In 2014 and 2015, social media erupted with people demanding that Valentine's Day be replaced by a "Second Halloween." Seriously, just Google "Second Halloween Meme" and you head down a really weird rabbit hole. I didn't make any of those.
I thought the idea had some merit, so we did some digging and found that there is a serious reason to want to have a fun party this time of year.
Contrary to popular opinion and some mainstream reporting, suicide rates are not highest in the winter, and are actually lowest during the Christmas and Holiday season, reaching their peak in the spring and early summer according to numerous studies dating from the late 1800s to the present day, including one published in 1995 in the journal Social Science & Medicine and a similar one in 1997 in the journal Psychiatry Research showing that the trend holds in the southern hemisphere as well, with suicides highest in the spring months of September and October in South Africa. The reasons for these trends are elusive, with theories ranging from weather trends to health issues to social factors. Whatever the causes, now is a perfect time to raise awareness of the problem before the worst of the depression in the spring.
Now one theory is that there's this emotional roller coaster that starts with Halloween, which is big and exciting; from there moves up to Thanksgiving, when your family reminds you that you matter and are loved; from there up to Christmas when EVERYONE reminds you that you matter and are loved; tops off with New Year's Day when you say, "Yeah! I'm going to conquer the world!" Then comes down when you realize that half your resolutions are not coming true, and then comes Valentine's Day.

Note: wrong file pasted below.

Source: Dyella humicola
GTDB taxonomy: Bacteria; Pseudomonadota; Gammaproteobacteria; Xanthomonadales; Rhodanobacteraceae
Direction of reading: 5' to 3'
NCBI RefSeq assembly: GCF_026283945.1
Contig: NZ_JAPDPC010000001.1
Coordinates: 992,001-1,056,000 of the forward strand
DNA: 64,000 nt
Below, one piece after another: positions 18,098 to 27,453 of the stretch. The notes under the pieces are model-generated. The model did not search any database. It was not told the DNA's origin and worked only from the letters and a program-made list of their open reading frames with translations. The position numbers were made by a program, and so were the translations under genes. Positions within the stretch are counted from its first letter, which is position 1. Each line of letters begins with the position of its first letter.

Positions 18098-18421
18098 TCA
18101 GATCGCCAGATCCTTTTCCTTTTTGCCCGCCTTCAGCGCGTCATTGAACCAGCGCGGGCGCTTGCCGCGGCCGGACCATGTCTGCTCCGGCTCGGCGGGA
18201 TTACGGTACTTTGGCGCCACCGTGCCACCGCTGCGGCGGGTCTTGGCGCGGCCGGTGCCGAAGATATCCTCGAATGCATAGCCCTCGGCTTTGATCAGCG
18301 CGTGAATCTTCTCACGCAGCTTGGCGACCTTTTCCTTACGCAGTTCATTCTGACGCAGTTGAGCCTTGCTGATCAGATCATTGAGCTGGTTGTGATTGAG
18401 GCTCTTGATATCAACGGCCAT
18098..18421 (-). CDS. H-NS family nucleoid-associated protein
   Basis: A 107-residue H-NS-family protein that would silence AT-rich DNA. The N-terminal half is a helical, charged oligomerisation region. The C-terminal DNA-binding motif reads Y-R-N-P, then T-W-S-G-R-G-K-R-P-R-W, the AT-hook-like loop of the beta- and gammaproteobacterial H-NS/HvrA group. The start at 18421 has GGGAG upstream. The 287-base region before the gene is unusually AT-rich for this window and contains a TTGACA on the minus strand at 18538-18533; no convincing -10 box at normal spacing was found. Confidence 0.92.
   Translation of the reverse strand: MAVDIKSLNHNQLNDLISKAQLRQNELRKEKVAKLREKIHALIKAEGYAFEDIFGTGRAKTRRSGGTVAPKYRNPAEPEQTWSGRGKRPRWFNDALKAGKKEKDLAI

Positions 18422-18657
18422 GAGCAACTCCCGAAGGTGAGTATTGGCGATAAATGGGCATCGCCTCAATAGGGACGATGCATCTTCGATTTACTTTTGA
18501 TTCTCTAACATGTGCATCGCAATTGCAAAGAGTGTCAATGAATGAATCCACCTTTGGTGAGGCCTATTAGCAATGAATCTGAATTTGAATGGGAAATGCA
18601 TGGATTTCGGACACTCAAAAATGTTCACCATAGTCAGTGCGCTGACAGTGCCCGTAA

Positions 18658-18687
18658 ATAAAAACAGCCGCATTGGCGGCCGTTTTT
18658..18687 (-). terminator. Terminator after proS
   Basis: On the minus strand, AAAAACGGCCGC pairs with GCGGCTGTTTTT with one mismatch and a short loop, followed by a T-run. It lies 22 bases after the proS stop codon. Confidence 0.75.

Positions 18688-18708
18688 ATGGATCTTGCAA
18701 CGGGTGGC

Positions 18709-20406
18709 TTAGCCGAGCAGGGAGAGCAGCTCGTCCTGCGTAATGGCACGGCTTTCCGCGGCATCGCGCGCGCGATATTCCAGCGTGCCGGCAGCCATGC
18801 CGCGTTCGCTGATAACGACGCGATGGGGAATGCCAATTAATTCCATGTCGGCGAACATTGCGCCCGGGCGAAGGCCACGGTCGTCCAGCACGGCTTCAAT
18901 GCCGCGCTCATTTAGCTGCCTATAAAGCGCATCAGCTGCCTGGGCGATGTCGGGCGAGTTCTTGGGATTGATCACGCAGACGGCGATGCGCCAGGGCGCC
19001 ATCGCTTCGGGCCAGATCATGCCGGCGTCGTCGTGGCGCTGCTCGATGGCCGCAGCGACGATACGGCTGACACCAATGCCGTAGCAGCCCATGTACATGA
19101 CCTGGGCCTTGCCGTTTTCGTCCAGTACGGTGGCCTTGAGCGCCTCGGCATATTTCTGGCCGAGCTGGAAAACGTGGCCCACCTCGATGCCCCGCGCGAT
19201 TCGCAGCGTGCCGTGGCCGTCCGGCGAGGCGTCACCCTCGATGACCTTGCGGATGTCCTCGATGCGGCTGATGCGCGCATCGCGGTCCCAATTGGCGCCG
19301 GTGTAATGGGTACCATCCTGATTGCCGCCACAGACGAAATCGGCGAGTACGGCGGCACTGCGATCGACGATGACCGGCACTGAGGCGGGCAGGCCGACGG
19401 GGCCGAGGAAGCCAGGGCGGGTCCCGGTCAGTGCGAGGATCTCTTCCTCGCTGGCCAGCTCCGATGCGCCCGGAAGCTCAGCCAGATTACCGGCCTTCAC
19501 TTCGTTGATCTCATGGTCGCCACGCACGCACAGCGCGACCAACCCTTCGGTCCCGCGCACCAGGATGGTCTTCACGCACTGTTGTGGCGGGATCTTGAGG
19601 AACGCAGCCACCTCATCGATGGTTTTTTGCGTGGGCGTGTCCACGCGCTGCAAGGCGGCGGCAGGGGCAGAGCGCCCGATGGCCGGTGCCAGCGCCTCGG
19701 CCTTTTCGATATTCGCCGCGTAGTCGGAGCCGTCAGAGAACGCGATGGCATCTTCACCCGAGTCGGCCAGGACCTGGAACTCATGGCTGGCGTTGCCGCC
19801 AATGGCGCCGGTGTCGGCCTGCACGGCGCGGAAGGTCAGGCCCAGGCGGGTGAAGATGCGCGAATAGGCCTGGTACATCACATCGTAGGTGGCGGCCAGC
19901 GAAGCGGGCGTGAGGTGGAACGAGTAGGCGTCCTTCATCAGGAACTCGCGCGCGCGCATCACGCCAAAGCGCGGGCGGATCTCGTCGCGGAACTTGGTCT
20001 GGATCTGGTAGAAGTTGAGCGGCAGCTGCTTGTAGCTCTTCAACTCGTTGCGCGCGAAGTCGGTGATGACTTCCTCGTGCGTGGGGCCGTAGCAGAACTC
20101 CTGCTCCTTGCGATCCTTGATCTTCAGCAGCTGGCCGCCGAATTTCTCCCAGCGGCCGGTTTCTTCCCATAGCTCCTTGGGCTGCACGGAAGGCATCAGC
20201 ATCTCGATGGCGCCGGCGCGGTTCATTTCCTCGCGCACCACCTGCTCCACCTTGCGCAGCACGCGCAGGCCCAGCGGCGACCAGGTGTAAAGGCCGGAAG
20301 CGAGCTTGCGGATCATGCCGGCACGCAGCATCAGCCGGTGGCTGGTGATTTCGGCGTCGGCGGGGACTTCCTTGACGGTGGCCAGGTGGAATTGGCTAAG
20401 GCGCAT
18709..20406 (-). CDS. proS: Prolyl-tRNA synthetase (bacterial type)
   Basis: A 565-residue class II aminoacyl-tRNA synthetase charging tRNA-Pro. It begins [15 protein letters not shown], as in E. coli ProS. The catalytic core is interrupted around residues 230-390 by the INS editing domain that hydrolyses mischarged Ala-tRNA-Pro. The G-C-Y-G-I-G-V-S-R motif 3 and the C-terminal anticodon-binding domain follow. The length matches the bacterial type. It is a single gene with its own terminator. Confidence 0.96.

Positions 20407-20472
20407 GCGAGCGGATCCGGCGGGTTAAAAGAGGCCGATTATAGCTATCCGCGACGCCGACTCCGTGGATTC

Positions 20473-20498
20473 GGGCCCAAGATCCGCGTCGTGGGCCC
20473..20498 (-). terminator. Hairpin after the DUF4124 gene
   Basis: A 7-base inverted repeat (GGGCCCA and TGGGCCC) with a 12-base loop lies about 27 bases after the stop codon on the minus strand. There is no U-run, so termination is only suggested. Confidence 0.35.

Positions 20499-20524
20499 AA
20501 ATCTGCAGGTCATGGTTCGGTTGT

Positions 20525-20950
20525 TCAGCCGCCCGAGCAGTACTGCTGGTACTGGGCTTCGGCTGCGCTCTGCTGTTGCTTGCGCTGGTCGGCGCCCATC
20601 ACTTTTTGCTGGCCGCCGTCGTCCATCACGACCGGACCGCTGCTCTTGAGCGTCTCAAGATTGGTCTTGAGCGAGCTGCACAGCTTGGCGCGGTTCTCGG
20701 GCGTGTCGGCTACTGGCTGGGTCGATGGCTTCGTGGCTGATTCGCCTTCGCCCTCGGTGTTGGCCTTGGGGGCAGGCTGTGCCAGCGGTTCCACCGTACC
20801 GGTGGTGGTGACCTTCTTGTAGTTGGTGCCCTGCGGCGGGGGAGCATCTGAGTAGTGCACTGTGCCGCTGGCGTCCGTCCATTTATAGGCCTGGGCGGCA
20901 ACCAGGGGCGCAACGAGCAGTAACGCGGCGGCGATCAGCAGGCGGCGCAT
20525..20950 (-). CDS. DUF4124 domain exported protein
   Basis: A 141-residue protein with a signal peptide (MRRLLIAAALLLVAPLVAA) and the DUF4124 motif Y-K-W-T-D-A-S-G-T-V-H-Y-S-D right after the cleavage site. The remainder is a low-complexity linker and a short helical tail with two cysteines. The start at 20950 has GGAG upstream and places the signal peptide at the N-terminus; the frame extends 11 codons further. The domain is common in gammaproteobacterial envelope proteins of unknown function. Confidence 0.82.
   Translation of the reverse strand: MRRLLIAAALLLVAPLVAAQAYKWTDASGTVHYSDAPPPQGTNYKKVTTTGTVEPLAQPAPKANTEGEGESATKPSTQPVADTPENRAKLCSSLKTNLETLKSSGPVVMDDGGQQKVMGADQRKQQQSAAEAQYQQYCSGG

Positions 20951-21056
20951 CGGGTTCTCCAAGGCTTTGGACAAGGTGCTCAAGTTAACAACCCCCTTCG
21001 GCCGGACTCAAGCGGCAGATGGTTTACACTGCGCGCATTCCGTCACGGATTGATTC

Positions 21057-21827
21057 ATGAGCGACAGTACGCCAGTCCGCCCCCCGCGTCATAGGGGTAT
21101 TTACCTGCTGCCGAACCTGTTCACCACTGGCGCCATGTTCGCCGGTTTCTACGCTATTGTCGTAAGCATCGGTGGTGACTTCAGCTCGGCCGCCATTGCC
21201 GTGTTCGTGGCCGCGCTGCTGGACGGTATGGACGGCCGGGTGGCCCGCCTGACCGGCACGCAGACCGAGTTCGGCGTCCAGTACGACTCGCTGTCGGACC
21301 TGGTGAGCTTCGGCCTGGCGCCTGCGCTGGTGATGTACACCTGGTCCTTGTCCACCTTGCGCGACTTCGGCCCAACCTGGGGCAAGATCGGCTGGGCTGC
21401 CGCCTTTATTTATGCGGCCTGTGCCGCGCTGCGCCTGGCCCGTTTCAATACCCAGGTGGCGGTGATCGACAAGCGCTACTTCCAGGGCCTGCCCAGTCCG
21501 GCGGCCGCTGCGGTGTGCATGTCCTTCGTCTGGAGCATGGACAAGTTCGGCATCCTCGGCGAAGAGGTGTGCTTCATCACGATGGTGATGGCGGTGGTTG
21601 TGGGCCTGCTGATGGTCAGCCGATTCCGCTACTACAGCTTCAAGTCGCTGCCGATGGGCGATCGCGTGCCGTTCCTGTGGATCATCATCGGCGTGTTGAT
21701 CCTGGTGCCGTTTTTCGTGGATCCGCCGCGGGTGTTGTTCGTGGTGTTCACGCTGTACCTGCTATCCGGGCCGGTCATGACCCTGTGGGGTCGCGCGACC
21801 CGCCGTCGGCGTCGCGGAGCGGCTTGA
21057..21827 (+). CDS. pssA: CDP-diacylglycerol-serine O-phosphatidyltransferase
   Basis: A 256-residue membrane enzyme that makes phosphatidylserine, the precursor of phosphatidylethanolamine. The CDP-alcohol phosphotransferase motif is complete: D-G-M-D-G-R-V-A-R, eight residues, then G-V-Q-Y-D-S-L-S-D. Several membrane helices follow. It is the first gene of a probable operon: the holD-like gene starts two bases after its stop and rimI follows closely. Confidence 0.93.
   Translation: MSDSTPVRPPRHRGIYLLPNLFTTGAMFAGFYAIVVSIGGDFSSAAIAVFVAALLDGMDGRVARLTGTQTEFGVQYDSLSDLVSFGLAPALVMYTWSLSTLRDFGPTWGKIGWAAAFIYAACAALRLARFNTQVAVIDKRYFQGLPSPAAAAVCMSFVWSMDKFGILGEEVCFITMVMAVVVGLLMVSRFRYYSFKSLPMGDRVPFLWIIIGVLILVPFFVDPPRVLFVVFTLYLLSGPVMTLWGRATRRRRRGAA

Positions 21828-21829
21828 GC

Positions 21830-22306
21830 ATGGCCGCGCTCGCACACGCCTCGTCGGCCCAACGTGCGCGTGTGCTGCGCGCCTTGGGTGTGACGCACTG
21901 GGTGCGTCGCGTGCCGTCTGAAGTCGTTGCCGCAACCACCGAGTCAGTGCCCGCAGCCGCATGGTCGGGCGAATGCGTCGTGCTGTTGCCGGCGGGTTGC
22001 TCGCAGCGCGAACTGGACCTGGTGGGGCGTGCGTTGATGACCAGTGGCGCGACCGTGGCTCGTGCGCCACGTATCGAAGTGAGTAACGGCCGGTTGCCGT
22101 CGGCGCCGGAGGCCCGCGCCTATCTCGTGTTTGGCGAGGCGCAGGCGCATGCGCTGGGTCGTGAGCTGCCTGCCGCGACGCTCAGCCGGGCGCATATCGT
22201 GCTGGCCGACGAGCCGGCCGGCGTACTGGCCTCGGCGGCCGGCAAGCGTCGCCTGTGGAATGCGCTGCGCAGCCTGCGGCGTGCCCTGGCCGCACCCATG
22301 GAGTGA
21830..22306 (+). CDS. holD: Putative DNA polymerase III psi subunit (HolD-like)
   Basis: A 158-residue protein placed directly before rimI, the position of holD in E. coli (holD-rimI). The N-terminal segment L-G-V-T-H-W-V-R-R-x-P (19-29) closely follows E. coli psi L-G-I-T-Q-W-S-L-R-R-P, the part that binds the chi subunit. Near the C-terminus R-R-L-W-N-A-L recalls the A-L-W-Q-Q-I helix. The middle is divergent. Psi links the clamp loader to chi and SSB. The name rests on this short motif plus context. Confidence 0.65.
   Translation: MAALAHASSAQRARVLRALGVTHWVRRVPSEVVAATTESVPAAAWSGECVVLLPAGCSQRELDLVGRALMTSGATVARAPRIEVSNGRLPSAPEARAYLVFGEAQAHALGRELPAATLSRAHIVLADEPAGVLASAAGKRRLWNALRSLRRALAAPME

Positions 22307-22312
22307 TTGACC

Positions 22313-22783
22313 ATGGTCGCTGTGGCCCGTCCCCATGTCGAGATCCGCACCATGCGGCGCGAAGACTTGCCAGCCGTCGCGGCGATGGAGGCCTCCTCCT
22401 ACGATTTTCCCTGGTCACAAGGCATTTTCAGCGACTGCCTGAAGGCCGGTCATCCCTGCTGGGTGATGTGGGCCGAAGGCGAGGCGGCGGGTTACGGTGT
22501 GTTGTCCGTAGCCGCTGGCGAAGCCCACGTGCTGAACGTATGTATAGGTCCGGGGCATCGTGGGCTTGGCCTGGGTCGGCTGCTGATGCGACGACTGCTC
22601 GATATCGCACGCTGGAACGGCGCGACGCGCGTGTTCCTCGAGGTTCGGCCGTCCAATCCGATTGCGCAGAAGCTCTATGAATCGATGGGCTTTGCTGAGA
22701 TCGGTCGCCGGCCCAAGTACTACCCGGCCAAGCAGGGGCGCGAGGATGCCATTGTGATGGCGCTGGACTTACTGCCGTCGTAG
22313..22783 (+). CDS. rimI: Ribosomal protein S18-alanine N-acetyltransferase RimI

Now I have nothing against Valentine's Day. I think it can be a lot of fun; but I'm also in a good relationship. Valentine's Day is great fun for a lot of people... who are also in good relationships.
If you're not, and you're coping with problems in your personal life, Valentine's Day can seem... kind of heartless.
Now much of what contributes to the seasonal up-and-down, I can't do anything about. What I can do, is offer another big distracting party to tide you over until the winter lets up.
The real point of this event is a big, silly party - and the fact that some of us Buttants don't get enough Halloween just from the Fall. However, we are trying to address a serious issue in our own silly way.
The event raises money for suicide prevention, and we will have Reverends Jim and Mary Alice Jones of St. Mark's Episcopal Church in Anaconda – both with a long history of outreach regarding suicide awareness and prevention with the American Foundation for Suicide Prevention's Montana Chapter on hand to talk to anyone who wants to talk, or wants information for someone else.